Loc: Orange County, California, USA
Andrew Ford The Monthly June 2014
The composers Richard Strauss and Dmitri Shostakovich had little in common musically, but each worked under one of the most brutal dictatorships of the mid 20th century. Many who regard Shostakovich as a tragic hero, for continuing to create his music while remaining in the Soviet Union, are far less generous to Strauss, who lived in Nazi Germany.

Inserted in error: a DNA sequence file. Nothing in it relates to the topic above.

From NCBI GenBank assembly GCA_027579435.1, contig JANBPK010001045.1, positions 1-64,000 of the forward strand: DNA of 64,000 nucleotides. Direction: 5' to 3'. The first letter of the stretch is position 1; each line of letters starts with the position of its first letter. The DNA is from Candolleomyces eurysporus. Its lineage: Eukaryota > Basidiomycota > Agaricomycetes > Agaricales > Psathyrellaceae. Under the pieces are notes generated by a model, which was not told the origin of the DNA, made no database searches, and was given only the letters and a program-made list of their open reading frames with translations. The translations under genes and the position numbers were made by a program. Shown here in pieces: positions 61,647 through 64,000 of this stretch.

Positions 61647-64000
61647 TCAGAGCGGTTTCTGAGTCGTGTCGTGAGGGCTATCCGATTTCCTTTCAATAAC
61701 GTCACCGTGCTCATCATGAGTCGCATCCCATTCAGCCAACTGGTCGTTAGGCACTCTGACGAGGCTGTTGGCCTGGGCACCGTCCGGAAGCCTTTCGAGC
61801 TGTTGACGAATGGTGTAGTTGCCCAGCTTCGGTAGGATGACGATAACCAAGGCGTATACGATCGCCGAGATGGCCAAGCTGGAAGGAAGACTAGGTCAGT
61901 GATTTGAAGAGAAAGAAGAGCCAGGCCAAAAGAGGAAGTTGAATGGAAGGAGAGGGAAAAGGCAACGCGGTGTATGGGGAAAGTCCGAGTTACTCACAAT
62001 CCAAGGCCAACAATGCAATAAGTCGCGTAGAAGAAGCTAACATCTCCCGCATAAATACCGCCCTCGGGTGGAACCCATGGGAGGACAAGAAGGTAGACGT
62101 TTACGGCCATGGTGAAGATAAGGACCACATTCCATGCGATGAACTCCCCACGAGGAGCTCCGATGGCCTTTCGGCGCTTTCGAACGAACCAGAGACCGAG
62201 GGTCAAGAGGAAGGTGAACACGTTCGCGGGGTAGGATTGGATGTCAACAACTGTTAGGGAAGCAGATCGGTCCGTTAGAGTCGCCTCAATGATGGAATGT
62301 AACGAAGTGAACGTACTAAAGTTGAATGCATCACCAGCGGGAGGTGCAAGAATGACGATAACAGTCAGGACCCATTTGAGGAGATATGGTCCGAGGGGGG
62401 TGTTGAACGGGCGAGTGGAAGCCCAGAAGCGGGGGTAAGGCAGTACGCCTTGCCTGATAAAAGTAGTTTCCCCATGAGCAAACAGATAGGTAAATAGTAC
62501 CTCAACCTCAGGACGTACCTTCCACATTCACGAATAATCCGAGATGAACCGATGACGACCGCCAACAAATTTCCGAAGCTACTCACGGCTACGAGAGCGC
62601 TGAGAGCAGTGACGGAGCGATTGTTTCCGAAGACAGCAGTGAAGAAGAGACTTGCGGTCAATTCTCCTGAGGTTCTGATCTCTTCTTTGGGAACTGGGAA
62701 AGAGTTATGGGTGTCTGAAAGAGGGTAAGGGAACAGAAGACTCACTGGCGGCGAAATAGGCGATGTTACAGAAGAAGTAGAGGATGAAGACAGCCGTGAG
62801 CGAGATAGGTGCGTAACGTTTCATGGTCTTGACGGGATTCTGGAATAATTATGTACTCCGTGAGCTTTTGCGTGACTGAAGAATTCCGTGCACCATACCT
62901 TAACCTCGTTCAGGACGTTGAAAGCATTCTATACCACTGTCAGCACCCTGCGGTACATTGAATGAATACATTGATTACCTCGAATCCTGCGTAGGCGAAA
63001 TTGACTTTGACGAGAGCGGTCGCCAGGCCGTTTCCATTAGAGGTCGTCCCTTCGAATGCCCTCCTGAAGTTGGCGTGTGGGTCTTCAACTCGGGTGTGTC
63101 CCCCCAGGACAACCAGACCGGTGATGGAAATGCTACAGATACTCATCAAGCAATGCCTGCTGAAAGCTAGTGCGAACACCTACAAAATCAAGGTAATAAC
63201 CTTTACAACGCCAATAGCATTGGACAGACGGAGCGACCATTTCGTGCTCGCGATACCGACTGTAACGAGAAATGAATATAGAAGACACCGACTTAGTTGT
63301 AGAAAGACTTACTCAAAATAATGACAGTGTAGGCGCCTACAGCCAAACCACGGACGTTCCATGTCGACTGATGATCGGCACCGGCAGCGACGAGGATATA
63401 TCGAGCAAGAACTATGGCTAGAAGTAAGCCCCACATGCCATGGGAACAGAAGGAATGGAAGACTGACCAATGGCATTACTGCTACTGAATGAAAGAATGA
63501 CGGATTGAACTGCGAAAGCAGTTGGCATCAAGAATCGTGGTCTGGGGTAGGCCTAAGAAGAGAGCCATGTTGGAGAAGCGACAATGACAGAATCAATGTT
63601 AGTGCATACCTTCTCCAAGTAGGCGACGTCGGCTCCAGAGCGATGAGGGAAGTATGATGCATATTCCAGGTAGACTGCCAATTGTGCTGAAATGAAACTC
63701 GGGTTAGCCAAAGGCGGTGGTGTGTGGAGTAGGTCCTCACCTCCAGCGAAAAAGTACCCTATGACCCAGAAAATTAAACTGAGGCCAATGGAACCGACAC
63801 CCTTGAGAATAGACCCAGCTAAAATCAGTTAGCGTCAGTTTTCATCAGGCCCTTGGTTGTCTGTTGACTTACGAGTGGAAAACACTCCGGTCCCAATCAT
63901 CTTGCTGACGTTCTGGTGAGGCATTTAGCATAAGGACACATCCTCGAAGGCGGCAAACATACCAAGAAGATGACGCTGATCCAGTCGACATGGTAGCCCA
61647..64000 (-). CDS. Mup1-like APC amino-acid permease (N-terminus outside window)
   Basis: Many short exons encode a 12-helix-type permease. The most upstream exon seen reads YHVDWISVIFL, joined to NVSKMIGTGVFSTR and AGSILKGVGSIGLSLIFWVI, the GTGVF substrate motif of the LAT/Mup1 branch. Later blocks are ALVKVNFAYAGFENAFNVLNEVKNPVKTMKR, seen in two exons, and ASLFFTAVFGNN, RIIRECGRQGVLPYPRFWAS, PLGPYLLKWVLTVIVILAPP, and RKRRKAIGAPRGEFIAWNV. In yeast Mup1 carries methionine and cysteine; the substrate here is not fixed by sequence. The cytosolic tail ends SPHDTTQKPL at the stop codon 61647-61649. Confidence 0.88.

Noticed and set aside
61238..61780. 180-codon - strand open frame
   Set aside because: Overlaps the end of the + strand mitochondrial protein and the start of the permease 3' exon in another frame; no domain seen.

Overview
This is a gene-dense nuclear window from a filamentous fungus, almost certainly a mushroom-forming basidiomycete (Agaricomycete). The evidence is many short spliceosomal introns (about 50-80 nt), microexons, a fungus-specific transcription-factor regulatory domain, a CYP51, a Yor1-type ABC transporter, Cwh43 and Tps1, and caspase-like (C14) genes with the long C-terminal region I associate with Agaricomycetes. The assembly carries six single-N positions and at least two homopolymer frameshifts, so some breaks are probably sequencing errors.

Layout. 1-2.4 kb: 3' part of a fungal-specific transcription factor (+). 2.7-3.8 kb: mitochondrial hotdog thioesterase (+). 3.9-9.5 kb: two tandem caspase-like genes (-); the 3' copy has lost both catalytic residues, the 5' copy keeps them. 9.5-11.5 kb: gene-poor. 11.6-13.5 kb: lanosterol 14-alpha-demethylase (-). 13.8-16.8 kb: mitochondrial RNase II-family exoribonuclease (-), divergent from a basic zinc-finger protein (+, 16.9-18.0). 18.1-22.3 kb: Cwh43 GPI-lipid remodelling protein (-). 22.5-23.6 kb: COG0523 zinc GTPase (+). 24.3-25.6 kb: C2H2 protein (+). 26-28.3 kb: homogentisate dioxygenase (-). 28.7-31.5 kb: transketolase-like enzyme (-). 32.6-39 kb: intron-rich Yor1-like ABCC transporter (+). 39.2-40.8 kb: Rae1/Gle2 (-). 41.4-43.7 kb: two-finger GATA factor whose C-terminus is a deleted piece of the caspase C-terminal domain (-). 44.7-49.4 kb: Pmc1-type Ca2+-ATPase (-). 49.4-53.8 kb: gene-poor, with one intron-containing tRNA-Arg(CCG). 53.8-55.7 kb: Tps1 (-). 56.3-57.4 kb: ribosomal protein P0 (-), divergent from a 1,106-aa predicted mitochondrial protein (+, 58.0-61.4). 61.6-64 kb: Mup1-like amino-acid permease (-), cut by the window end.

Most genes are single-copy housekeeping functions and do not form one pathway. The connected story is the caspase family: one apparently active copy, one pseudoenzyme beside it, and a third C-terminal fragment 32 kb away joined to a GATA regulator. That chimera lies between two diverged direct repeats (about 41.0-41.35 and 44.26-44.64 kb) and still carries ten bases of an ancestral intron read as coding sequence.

When Hitler came to power, Strauss (1864–1949) was in his 70th year and universally regarded as a great composer. He outlived the Nazis by four years. Shostakovich (1906–75) was 11 years old at the time of the Russian Revolution, so he spent his whole musical life under communism. Strauss and Shostakovich each wrote official pieces. Strauss dedicated an orchestral song to Joseph Goebbels in 1933, and his Olympic Hymn was commissioned for the 1936 Berlin Olympics; Shostakovich’s cantata The Song of the Forests (1949) praises Stalin “the great gardener”. Yet while each composer was wooed by his respective government and received state recognition, each fell foul of the authorities and was officially disgraced – in Shostakovich’s case, more than once.